Mad Max: Fury Road
Indicating that the Golden Globes is an awards ceremony that means absolutely nothing (which isn't to say any of the other ones amount to much of anything,) Leonardo DeCaprio grunting at a camera and trying to kill Tom Hardy for over two hours beat out a film that had a man with a flamethrower guitar. A great injustice, no doubt.
There is, of course, a lot more to George Miller's post-apocalyptic opus than that. The cutthroat car acrobatics are arguably the best vehicle stunts ever put on camera. Furiosa is one of cinema's greatest heroines, presenting a rugged, gruff side of Charlize Theron that I hope to see more of. Junkie XL's score is the perfect mixture of modern edge and classic cinematic score virtuosity. And there's more. So, so much more. The cinematography, the minimalist dialogue, Nicholas fucking Hoult... there are dozens upon dozens things I could say about this movie, and I'll probably figure out dozens more to say as the years go by.
But for now, it will suffice to say that Mad Max: Fury Road is a masterpiece beyond anything else that was released in 2015. It's easily one of the top ten, if not top five, best movies I've ever seen.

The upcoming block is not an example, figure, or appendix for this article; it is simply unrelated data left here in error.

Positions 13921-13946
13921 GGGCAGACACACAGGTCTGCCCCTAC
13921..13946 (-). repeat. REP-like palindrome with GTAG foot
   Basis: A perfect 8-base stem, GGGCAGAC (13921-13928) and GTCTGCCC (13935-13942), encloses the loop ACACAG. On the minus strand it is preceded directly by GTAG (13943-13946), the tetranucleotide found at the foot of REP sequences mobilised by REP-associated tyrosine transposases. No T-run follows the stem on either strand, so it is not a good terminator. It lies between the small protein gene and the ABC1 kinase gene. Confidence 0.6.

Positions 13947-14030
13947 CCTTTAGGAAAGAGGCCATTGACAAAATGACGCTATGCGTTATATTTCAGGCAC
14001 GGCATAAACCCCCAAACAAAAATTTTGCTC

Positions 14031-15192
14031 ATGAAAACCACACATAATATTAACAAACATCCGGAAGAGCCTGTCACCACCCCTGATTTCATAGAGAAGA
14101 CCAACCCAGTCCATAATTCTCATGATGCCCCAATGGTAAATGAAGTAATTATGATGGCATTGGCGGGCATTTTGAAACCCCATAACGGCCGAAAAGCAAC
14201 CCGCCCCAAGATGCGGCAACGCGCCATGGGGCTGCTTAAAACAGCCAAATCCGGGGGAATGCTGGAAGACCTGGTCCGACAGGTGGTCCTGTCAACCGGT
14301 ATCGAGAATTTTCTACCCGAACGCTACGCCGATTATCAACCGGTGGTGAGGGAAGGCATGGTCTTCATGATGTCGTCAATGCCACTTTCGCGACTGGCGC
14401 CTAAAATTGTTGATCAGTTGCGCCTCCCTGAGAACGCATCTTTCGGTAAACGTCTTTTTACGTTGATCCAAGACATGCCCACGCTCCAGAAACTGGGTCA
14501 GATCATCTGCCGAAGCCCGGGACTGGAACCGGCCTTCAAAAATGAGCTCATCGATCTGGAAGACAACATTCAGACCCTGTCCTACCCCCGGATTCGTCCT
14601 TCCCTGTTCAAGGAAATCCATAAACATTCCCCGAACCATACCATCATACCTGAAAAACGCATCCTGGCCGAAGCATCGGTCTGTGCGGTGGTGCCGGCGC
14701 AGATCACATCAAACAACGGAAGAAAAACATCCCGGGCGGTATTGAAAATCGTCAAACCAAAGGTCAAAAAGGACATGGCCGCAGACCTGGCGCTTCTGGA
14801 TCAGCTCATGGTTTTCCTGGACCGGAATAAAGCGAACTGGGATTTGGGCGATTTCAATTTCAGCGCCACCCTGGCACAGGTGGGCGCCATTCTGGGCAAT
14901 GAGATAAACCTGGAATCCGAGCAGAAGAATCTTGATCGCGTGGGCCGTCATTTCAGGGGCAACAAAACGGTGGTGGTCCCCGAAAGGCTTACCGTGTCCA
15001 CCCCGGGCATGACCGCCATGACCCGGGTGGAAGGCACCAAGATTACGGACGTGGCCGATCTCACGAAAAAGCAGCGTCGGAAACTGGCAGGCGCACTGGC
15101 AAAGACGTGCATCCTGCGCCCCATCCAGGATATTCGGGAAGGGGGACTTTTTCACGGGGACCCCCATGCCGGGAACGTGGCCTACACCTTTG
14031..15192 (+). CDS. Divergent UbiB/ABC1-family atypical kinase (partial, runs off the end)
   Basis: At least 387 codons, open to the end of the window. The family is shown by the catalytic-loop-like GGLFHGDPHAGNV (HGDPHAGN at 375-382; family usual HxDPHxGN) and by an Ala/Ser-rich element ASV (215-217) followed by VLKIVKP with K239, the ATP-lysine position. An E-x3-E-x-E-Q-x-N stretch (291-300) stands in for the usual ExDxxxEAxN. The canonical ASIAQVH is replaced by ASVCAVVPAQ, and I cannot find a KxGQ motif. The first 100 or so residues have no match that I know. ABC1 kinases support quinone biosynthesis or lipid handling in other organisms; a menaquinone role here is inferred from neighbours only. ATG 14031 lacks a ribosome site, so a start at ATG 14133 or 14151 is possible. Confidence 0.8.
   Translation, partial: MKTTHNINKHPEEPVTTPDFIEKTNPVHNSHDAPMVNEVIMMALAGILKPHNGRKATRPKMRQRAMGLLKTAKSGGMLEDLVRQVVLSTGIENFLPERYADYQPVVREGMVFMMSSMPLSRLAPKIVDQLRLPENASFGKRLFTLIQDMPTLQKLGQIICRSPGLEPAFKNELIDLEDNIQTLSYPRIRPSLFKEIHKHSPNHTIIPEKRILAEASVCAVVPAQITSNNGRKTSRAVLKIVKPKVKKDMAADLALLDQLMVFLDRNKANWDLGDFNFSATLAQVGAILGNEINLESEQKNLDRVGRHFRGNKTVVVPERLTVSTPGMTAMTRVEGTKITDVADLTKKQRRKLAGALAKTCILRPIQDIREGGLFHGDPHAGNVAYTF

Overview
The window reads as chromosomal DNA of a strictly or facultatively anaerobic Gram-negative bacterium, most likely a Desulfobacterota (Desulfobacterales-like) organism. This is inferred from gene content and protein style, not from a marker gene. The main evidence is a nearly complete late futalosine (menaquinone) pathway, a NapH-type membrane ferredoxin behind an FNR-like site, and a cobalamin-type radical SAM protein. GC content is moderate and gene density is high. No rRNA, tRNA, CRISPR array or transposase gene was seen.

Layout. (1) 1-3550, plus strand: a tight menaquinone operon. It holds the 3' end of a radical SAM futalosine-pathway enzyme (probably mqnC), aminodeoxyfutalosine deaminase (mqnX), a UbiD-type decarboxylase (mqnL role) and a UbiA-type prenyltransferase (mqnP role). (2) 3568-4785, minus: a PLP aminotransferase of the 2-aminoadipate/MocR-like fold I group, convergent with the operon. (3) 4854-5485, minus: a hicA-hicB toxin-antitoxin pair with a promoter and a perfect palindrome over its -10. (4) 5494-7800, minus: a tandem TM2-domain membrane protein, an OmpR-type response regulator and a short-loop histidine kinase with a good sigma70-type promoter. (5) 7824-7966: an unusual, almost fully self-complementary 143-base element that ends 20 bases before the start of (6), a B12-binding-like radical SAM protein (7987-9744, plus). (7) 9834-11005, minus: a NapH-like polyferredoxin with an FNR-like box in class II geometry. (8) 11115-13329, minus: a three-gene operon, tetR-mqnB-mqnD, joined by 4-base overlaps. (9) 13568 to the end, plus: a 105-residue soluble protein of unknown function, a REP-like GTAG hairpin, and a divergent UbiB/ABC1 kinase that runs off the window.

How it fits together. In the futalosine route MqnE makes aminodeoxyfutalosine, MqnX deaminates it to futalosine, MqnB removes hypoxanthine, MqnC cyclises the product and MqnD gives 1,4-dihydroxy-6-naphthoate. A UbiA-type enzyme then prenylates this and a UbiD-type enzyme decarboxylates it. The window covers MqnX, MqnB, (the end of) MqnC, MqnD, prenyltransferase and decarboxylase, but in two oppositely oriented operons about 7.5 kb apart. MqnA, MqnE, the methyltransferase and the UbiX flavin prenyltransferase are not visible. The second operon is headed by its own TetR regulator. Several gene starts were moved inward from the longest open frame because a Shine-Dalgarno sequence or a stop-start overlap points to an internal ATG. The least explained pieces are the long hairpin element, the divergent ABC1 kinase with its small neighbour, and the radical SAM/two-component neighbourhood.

And it's definitely better than Inarritu's gritty Brother Bear reboot, or whatever the fuck that was supposed to be.
And it's definitely better than Inarritu's gritty Brother Bear reboot, or whatever the fuck that was supposed to be.
This movie already has a bad rap, and critical consensus on it isn't great, to say the very least. But if we're being honest, most people went in with a negative mindset to begin with. All of the advance coverage had the basic gist of, "ugh, God, why is there another Terminator," while proceeding to lavish praise over the dino-dick down the throat that Jurassic World was.
Screw that. Terminator Genisys was some of the most fun I had at the movies last year. It was clear that Arnold had a blast reprising his role. The narrative did a lot of justice to the original films, while successfully ignoring Salvation and moving the franchise in a bold new direction. There were some stellar action sequences, memorable one-liners, and a late-game twist that made the 10 year-old in me squeal with delight. Oh, and the whole "cloud-based service that kills everyone" was a fun modernization of Skynet.
I don't think I'll ever understand the negativity surrounding Genisys, if I'm being entirely honest. I respect subjective opinions and all, but seriously? Some critics who said Jurassic World was some original, fresh take on the series said that this was an uninspired rehash. Sorry, but it's the other way around. World was an unoriginal garbage heap of bad ideas. Genisys tried new stuff, and most of it, it pulled off. Was some of it convoluted as all hell? Sure. But it at least tried, instead of just resting on the laurels of its predecessors and calling it a day.
Sure, Terminator Genisys wasn't the best movie I saw last year, but in a year of reboots, reimaginings and retreads, it was one of the only ones to actually feel like it was trying to stake out new territory.
Arnold also headbutts a helicopter. So there's that, too.